A caller from somewhere in New York started by making a bomb threat to a local Verizon Wireless building if he wasn't given all of the company's money. But on later calls he changed his request to free minutes, and then to buy the company.
During the first call at 6:09 a.m. on Sept. 2, the caller told the call taker, says: "I need you to transfer all the money in your company to my phone. If you don't, I will detonate an EMT in your building."
After getting the caller to repeat his request, the wireless company employee asked for the caller's phone number. The caller responded by cursing at her and hanging up.
The person called a second time at 6:51 a.m. and said he was going to blow up a building if he wasn't given free minutes. The caller changed his tune on the third and final call at 7:04 a.m., saying he wanted to buy the company for $21 million. Since the call taker sounded like a nice lady, he promised to raise her salary to $200,000.
Investigators determined with the help of New York police that the caller must have used a cloned cell phone or an online voice service letting him use someone else's number to make calls.
The threats were not deemed credible, and the company didn't evacuate the building.
Fraudulent Checks Written on Milton Company's Account
A Morris Road company reported someone tried to cash three checks on a bank account the company has not been using.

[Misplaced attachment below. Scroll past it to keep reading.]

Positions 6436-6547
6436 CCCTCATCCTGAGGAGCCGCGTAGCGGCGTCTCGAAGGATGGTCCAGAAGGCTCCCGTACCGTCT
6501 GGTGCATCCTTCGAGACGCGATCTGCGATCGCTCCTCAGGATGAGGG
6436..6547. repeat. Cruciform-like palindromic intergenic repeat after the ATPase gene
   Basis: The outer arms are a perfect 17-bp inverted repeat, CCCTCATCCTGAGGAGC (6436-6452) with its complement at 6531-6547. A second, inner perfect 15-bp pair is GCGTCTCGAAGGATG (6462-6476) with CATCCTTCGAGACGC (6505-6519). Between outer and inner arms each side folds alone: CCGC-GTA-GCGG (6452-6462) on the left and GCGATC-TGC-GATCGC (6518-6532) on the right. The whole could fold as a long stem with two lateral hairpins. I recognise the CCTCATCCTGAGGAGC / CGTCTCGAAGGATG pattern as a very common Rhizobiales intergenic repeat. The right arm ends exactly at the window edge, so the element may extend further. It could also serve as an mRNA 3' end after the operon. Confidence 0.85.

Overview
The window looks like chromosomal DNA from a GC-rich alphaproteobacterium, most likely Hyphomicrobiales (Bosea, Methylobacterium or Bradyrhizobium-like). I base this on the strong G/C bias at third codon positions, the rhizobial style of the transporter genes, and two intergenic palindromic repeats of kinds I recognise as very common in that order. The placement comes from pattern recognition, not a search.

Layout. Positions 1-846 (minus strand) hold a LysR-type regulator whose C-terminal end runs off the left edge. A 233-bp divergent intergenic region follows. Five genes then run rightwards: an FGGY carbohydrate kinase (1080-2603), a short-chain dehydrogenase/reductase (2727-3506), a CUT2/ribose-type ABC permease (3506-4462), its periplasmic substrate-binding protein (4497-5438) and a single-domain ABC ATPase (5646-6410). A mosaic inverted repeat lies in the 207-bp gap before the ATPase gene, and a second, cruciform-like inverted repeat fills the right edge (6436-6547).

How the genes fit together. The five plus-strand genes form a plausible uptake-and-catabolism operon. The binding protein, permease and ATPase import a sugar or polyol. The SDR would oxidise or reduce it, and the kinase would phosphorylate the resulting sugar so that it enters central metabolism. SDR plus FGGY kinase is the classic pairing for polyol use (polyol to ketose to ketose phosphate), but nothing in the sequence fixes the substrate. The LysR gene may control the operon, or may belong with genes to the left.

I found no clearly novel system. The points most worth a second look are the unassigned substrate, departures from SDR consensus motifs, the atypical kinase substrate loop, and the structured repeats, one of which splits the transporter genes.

An employee told Milton police on Sept. 6 that he noticed the unusual transactions on Aug. 30. Someone had attempted to cash three checks for $1,988.87 at a credit union. When he obtained copies of the checks, he discovered that they were numbered 9803, 9804 and 9805. The company's checking account is in the 3000 range, and the name for the CEO was not correct.
The Milton investigator advised him to check all of the other company accounts for fraudulent activity.
Apartment Dweller Suspects Estranged Boyfriend
A Deer Trail apartment resident reported to Milton police that someone burglarized her home on Sept. 7 between 6 p.m. and 11:10 p.m., taking electronics and a small amount of cash.
The victim said her mother came to walk her dog at 6 p.m. while she was at work and nothing was amiss. Several hours later her mother returned to again walk the dog and found the apartment was in disarray.
The victim reported she was missing more than $2,400 in electronics and cash, including an LCD-TV, a blu ray player, an XBox gaming console, many DVDs, about $55 in cash and a ceramic piggy bank.
She suspects her estranged boyfriend, with whom she broke up a week earlier, but who still keeps coming to her apartment.
Police advised her to consider moving to an upper level apartment and to get her landlord to change her locks.
For information about this blotter, email Bob Pepalis.